My sweet client who always slept in a recliner so she could breathe. Surrounded by books of all sorts, always got the morning paper. We had so many deep conversations about love, marriage, parenting, faith, her dying friends, her own impending death. I still miss you!

The brick layer who had the softest hands that I made a point to hold and shake each official and unofficial visit.

The Veteran who we made an impromptu recognition ceremony in his home surrounded by his wife and family, dying hours after being honoured. I'll not soon forget you.

The sophisticated lady with dementia who assigned me a new nationality each visit.  I truly enjoyed you!

The beautiful lady who hated to get out of bed or eat. Eventually we went on tours of the hallways stopping to look at the door decorations during the holidays. Turns out you loved chocolate milk and had a wicked -harp, self deprecating sense of humour. I wish you believed me when I told you I'd kill for your hair!

The man who waited two weeks in a comatose state with his ex-wife visiting each day only to stick it to her one more time by dying on February 14th. Touché, sir!

The lady who had me in stitches after each visit. Always ready to see Jesus but making the most of it until you saw Him face to face.

The crotchety old man I won over with fried chicken and green beans.

Or the bed-bound deep thinker  who got special food deliveries from me and the chaplain! Remember the pizza with jalapeño you inhaled?!  Your obvious joy from this small thing still warms me.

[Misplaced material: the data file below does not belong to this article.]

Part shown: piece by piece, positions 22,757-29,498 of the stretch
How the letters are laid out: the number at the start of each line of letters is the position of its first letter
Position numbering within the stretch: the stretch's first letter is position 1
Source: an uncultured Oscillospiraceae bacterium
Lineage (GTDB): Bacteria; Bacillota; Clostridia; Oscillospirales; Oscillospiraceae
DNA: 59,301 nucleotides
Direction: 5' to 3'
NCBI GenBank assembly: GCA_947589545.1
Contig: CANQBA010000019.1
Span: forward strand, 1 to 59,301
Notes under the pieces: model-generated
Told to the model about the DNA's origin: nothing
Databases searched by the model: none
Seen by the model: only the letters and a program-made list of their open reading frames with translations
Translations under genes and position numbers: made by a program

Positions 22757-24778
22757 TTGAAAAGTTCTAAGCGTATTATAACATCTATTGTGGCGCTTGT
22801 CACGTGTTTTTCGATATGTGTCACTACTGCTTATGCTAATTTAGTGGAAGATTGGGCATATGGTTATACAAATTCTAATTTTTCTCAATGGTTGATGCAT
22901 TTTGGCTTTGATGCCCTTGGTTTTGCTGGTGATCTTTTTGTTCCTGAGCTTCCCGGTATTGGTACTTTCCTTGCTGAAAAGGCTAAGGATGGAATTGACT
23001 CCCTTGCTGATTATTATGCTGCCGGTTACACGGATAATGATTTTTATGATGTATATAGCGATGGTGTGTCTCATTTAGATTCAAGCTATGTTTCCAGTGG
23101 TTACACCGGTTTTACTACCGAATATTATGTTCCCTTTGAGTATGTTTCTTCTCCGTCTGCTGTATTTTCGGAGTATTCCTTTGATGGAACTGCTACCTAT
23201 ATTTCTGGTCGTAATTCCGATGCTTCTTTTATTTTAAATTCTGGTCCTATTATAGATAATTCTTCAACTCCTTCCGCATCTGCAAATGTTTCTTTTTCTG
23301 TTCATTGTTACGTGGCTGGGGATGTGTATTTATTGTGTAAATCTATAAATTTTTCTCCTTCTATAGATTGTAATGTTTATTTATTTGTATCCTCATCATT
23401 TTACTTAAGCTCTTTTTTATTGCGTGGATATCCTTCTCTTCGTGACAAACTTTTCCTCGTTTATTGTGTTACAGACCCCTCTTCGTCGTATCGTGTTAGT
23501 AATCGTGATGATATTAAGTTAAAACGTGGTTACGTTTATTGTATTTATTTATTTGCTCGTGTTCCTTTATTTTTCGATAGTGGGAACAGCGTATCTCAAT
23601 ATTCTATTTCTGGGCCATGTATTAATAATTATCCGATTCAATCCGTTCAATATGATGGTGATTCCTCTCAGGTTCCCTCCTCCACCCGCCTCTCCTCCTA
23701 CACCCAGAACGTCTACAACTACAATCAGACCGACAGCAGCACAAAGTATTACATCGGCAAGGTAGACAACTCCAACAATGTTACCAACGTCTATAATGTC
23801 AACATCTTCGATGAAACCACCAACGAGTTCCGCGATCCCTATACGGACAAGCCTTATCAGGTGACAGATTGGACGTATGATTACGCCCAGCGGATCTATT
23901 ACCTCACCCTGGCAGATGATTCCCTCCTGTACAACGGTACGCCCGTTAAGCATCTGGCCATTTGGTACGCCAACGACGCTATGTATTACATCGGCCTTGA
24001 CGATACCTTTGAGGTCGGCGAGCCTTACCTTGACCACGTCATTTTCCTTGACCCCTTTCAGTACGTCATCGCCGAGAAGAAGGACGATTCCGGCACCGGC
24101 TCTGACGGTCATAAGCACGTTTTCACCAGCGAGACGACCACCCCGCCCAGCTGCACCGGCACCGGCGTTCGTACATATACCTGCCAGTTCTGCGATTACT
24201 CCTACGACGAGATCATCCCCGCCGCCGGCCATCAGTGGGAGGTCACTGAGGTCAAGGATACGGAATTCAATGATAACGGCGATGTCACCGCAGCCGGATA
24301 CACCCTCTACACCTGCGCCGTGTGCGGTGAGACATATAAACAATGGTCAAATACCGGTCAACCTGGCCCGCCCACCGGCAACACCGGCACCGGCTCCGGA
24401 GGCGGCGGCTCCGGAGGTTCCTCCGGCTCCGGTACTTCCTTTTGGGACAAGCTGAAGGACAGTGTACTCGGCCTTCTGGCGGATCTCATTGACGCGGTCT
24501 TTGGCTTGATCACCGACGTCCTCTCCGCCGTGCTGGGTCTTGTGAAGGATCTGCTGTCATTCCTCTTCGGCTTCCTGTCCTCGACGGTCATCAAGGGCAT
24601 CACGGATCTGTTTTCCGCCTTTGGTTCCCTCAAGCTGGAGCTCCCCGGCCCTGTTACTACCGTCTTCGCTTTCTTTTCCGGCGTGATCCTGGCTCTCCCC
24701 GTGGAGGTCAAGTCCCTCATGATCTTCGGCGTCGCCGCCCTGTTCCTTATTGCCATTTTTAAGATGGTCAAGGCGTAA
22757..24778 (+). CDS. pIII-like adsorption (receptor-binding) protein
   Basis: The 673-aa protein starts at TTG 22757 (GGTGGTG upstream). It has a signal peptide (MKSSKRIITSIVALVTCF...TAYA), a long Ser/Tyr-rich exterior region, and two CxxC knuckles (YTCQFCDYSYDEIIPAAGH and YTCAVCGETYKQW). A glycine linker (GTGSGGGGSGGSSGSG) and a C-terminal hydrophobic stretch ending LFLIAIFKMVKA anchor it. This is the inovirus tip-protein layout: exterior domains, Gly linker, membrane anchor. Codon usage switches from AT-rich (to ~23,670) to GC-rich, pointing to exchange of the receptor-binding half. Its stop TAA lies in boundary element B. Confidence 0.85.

Cheers and bottoms up to all the clients I shared beverages with And huzzah to those I wheeled to the smoke up to light up even  though it left me in a cloud of smoke that lingered all day. You were worth it and memories have lingered even longer. 

To the 3 women I met on December 24th while on call and to the years of fun and eventually hard memories we shared. Thank you for sharing your family with me. I'll never look at a red windbreaker or a Daiquiri the same again!

The tiny yet powerful woman who had one of the most perfect deaths I've ever seen. The sun rising over your bed through the curtains, a nod to your theatre days. I lift a glass of Cutty Sark/Dewar's to you, ma'am!

The woman who hated her oxygen bag because it was ugly and would rather fight for her breath than wear that ghastly thing! I admire your standards and I miss our visits dearly. I just drove by your balcony the other day. Thank you for not being mad when chaplain and I asked housekeeping to let us sneak a bouquet of flowers into your apartment for your birthday!

To the man who was full of wisdom and a life well-lived. No fear of death.  You were the sharpest dresser in all the land. I'd have loved to go joy riding in your Lincoln.  There was almost always the threat of inclement weather on visits to your home. But I'd face them again to experience your company.

To the lady so curved she looked like she was sitting up in her body bag, I will not forget your faithful use of Pond's face cream.

The client who would let me read her devotional and always worried about being able to afford her weekly hair appointments. I won't forget you.

To the gentleman I shared a birthday with. I still celebrate yours, too.

The lady who lived for her birthday parties, margaritas and laughing until we were both in tears. I never actually thought you'd die.  I cannot forget you.

That one couple and daughter who offered delicious champagne at my client's birthday party...that is one of my biggest regrets to this day.  I'll never say no to champagne again!

The gentleman who never missed a chance to tell us about the first time he noticed his then teen wife. You two were love birds through and through!

The gentleman who sang Renfro Valley - I miss our visits, your stories, your voice.